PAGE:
Samplers: the less-travelled road to loyalty
Product sampling can be thought of as a 'portal to relationships' and even a strong first step toward building future customer loyalty according to Larry Burns, CEO for StartSampling, who has found that CPG marketers' passion for finding out more about their customers is driving them to try to engage customers in dialogues that foster meaningful relationships.
Indeed, Burns argues that most marketers want genuine, open engagement and communication with their customers so they can better understand the customer and develop new opportunities, new services and new products based on what's actually wanted and needed in the marketplace.
Today's smart marketers are recognizing that product sampling is a good way to give people a chance to try a product they haven't used before (and we know from countless studies that this is an effective way to get people to change their behaviour). But many marketers are using the sampling technique for more than that: using the sample itself as a portal to a relationship is becoming a much more prevalent practice.
For example, many customers are quite willing to engage in an exchange of information in order to receive a sample. This willingness sets up a "fair value exchange". That is, a consumer is willing to talk a little bit about themselves and what they want or like in order to try the product that the manufacturer or brand is offering.
Results have shown that, when samples are used properly and in the right context, even presenting and offering brands to people across the internet can be a very successful strategy. However, a balancing act is involved: if you try to force a consumer into a transaction (e.g. "you must sign up for my daily email bulletin in order to receive this sample") then it's not going to work as well. Some people will still sign up but you limit the "sense of fairness" in the value exchange.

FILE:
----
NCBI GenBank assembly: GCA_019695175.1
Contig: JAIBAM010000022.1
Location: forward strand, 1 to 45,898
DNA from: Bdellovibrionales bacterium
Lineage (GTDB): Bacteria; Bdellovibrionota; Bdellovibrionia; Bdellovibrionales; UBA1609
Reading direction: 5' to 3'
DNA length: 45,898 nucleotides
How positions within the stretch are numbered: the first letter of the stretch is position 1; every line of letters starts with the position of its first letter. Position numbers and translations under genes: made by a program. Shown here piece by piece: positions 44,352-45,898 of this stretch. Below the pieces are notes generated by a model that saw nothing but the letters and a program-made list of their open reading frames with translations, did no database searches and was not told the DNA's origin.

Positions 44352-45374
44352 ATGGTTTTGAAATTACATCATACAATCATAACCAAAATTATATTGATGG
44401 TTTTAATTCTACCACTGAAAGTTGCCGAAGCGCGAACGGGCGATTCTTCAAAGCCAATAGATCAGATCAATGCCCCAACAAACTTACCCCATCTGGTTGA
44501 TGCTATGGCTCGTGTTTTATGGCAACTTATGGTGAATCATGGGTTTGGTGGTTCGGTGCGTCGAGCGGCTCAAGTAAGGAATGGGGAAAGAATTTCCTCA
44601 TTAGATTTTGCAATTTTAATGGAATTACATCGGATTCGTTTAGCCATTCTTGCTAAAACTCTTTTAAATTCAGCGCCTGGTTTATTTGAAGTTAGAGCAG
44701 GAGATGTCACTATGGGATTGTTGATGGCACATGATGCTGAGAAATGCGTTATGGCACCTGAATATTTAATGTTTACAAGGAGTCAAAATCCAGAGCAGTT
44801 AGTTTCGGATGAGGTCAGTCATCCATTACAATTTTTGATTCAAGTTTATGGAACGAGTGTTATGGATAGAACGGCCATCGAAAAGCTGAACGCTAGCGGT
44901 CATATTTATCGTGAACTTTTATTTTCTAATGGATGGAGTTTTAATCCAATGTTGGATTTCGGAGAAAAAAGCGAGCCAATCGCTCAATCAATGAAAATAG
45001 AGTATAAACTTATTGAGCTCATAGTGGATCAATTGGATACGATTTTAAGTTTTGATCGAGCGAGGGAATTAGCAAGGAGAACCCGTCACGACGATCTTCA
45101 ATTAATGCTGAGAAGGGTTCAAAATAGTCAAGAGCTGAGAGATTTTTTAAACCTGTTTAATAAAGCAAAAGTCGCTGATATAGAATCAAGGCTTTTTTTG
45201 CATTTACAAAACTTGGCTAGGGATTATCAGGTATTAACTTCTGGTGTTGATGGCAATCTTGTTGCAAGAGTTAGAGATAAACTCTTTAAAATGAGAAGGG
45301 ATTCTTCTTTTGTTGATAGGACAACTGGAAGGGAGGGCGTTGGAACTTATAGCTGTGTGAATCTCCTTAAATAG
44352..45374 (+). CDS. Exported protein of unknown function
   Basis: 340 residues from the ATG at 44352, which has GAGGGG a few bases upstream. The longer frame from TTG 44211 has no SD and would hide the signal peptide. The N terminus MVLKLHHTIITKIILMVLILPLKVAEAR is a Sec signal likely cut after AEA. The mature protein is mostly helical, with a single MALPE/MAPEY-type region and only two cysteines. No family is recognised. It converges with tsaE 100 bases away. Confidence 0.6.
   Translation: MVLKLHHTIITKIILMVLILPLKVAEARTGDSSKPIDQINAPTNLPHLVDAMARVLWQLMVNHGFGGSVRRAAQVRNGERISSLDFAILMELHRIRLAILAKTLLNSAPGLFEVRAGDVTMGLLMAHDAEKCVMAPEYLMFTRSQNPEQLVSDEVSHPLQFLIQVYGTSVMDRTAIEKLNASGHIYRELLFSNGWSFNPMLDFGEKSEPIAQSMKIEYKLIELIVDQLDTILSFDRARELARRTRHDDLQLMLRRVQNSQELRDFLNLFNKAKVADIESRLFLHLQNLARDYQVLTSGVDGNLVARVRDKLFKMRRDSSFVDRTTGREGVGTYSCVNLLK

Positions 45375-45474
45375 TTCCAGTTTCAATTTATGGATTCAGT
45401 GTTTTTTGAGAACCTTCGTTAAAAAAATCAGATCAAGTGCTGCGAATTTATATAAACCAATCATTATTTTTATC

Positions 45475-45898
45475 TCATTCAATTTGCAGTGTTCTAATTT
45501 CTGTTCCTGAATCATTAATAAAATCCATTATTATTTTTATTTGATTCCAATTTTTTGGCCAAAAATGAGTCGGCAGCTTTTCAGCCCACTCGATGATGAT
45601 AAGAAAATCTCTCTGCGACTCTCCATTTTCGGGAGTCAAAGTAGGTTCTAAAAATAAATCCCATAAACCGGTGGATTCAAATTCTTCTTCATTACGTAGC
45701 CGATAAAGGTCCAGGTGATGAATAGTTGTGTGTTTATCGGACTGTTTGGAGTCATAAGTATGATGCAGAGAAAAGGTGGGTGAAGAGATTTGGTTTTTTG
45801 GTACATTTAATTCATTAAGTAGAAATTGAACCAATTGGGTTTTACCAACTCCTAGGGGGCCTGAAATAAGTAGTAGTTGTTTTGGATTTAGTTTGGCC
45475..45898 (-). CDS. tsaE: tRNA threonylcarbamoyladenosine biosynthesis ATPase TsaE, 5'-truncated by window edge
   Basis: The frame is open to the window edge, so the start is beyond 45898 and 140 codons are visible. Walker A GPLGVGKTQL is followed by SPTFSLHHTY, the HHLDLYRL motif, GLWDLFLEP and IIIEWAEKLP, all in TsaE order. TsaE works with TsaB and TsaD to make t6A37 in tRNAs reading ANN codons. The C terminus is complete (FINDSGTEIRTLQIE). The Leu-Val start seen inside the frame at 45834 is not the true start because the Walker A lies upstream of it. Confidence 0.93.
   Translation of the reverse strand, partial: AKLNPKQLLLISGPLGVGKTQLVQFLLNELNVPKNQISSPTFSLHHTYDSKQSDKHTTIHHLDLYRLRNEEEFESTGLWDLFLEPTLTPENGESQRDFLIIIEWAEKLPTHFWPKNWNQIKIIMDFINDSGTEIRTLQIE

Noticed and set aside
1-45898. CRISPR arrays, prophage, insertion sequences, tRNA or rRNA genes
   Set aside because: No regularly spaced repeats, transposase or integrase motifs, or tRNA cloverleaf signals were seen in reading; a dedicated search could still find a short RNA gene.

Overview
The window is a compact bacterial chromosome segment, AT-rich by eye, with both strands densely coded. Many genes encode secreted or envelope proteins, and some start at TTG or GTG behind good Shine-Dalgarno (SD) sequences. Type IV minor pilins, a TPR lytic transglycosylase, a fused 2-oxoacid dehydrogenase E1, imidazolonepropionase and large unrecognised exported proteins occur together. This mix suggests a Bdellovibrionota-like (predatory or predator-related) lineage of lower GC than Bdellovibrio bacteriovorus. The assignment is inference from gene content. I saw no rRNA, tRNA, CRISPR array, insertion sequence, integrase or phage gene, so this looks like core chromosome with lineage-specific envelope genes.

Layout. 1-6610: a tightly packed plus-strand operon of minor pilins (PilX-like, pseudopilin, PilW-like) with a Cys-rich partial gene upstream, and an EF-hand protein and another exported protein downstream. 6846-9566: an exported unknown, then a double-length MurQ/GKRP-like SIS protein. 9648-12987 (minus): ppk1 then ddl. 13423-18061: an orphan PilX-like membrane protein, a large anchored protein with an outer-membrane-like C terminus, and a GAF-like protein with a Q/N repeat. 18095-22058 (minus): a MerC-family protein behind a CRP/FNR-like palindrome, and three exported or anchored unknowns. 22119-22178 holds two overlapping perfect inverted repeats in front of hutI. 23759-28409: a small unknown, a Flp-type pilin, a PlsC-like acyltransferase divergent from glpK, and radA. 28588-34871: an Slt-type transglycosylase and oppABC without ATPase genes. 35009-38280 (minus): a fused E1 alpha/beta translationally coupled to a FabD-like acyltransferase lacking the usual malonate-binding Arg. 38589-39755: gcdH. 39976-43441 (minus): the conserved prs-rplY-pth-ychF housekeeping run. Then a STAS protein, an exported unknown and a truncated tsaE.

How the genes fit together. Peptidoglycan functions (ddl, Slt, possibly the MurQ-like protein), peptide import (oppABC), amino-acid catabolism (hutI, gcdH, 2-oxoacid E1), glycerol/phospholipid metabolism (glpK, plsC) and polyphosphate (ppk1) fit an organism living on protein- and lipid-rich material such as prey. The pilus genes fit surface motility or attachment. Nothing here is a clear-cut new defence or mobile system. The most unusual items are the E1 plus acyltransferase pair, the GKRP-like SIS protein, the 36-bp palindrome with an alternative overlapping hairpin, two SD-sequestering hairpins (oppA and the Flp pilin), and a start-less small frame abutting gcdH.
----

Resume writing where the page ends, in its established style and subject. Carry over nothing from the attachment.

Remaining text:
The human - the consumer - must be in charge of their willingness to engage with you. They will participate as long as you make that possible. Marketers will be pleased with the kinds of results that a sampling programme can deliver, well beyond the high likelihood of getting people into the franchise and making a purchase.
If you allow the consumer to freely engage with you, and they do so in order to request a sample, then you can reach out to them at an appropriate time after the sample was sent to find out what they thought about it and gain data about their reaction.
Post-sample outreach can also be structured to offer the sampler an opportunity to comment in a forum you've designed for this purpose. There are so many benefits to be gained by the brand beyond the consumer's initial engagement, fair value exchange and willingness to order a sample.
"It goes without saying that marketers have to do the proper things in terms of privacy policies and making sure the person has an explicit understanding as to what you, as a marketer, will and will not do with their data. Most good marketers already understand that," concluded Burns. "Think about sampling as a first step toward deeper engagement and understanding the individual consumer's needs, then use that knowledge to provide a higher level of personalisation in a more intelligent context, and the relationship will naturally deepen."